NEW YORK - Here he was, driving through the intersection of history and culture, wearing a face brighter than a thousand, brilliant suns simply because he would be getting a chance to vote on Tuesday, his oldest son's ninth birthday. His name is Francois "Frank" Pluviose, a 42-year-old New York City cabdriver who commutes to work each week from Reading, Pennsylvania -- a two and a half hour bus ride -- and he is totally immune to the disease of cynicism that has managed to infect so much of our politics for too many years.
"I come here from Haiti twenty years ago," Pluviose said the other night. "First my father, he come. Then my mother, she come. Then they send for me. It is, America is, the greatest country on earth."
Pluviose works five straight 15 hour days behind the wheel of a taxi he and a friend from the Bronx lease at a cost of $1700 a month. His wife Natasha and four children, James, 9 Tuesday, Laury Anne, 6, Victoria, 4 and Nathan, 2, remain in Reading while the father hammers out a living in the big city. At the end of his five day shift, he goes to the Port Authority terminal in mid-town Manhattan and boards a bus home.
"This week I go home early," he said. "To vote and to celebrate my son's birthday. I am very proud."
The other evening, Pluviose listened intently to the radio as he headed across the Triboro Bridge toward Manhattan. His favorite station -- 1190 AM -- was playing a recording of Martin Luther King's "We Shall Overcome" speech given in Washington 40 years ago.
"A great man," Frank Pluviose said about King. "Like Obama."
Here we have a guy who arrived in America in 1987 nearly giddy with excitement and anticipation over being able to vote Tuesday for another guy nearly unknown to the country and the larger world around us 24 months ago. It is a story -- this feeling of pride and potential felt by so many people of color -- that those of us who live largely in white America may have failed to record in true depth because we are so busy blogging and talking about the obvious that we ignored what eyesight tells you: the clamor among so many of the young along with huge numbers of minorities to look at Bush and other 20th Century politicians only in history's rear view mirror.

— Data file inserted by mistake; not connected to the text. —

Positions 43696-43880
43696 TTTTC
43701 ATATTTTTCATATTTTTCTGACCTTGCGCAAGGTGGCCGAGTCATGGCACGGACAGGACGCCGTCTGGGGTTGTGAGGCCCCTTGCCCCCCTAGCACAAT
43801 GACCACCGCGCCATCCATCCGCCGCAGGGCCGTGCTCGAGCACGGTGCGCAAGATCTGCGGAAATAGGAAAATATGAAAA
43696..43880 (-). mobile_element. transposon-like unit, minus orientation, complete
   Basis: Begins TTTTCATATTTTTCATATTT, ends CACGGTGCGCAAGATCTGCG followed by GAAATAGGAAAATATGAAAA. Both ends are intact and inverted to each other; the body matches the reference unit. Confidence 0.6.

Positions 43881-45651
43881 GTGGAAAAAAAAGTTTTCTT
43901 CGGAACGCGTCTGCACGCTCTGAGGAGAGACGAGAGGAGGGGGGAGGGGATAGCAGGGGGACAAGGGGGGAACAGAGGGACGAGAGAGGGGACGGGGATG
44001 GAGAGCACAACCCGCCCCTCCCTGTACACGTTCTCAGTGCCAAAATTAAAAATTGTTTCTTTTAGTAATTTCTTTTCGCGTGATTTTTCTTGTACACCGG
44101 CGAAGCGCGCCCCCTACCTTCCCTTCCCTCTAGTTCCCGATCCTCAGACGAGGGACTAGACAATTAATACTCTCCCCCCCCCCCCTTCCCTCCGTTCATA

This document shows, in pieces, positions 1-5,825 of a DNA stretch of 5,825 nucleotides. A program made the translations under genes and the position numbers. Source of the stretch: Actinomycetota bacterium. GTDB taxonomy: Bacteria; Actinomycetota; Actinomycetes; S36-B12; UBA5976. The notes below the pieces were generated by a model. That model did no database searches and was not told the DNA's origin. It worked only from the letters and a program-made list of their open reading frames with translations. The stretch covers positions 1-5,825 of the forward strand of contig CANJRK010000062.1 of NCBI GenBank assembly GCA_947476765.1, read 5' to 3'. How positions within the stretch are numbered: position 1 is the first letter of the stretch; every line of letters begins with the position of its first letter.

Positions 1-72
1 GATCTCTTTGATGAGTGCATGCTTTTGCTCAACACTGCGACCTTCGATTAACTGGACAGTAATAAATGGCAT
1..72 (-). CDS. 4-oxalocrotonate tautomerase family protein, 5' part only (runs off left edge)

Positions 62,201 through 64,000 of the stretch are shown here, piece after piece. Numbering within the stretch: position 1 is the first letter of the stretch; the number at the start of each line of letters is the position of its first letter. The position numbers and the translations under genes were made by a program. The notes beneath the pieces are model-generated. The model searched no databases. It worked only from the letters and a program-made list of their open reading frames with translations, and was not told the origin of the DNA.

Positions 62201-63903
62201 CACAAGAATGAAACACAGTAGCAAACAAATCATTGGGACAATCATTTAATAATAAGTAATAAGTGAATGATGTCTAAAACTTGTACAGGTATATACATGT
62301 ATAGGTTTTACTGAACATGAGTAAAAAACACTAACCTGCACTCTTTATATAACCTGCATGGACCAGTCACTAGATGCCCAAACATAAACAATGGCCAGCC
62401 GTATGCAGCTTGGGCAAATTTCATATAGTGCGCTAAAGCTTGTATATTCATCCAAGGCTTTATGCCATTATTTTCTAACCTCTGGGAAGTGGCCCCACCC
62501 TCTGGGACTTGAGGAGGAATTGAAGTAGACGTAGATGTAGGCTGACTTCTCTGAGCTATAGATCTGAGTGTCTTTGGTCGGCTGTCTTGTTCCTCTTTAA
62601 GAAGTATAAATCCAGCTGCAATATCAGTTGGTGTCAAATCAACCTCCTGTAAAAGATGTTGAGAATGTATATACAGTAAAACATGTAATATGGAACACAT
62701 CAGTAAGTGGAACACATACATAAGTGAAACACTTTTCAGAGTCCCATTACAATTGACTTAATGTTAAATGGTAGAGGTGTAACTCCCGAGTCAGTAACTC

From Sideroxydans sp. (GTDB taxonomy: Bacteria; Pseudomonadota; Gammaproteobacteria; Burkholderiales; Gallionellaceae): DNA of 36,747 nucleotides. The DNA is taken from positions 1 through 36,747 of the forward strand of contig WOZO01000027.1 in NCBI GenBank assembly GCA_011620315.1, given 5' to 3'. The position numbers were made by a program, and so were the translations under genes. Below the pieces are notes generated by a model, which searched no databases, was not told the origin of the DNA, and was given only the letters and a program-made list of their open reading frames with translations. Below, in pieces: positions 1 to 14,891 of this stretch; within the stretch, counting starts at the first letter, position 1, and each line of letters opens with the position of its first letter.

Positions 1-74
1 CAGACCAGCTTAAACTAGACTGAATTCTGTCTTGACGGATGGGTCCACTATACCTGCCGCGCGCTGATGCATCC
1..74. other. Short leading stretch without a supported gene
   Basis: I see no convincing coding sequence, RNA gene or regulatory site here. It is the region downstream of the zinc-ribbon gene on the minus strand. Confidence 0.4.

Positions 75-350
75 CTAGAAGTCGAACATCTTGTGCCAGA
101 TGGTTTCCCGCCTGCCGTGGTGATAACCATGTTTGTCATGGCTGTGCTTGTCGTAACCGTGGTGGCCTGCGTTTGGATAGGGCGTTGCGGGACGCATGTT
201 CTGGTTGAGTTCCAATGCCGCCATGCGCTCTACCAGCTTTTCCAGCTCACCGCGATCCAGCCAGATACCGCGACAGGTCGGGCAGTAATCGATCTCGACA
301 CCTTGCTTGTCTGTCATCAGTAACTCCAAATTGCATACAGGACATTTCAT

This is because nobody living a normal life -- paying taxes, raising a family, worrying about a future they now define by the month -- could ever prosper or even survive if consumed with the kind of anger that seems to fuel so many on both the left and the right of our politics. It has gone on now for -- what? -- a decade? Two? And it is beyond nasty with too many running for office not content with defeating an opponent; they must demonize and destroy them as well to achieve true success.
So, quite naturally and very predictably, the arrival of this calm, confident Obama on the stage, a man capable of explaining both himself and his positions in clear English sentences filled with verbs that are not employed as buzzsaws, has been greeted with relief and expectation by so many who have spent the past years taping their eyelids open whenever a politician spoke. And he has managed to prod optimism out of millions who felt run down, run over or simply ignored by a politics that took many of their children to war and too much out of their paychecks that had nowhere to grow in the first place.
"I think McCain, he is a good man," Frank Pluviose said. "But Obama, he makes me happy because he is the change. I look at him and I see my son and I think, in America you never know."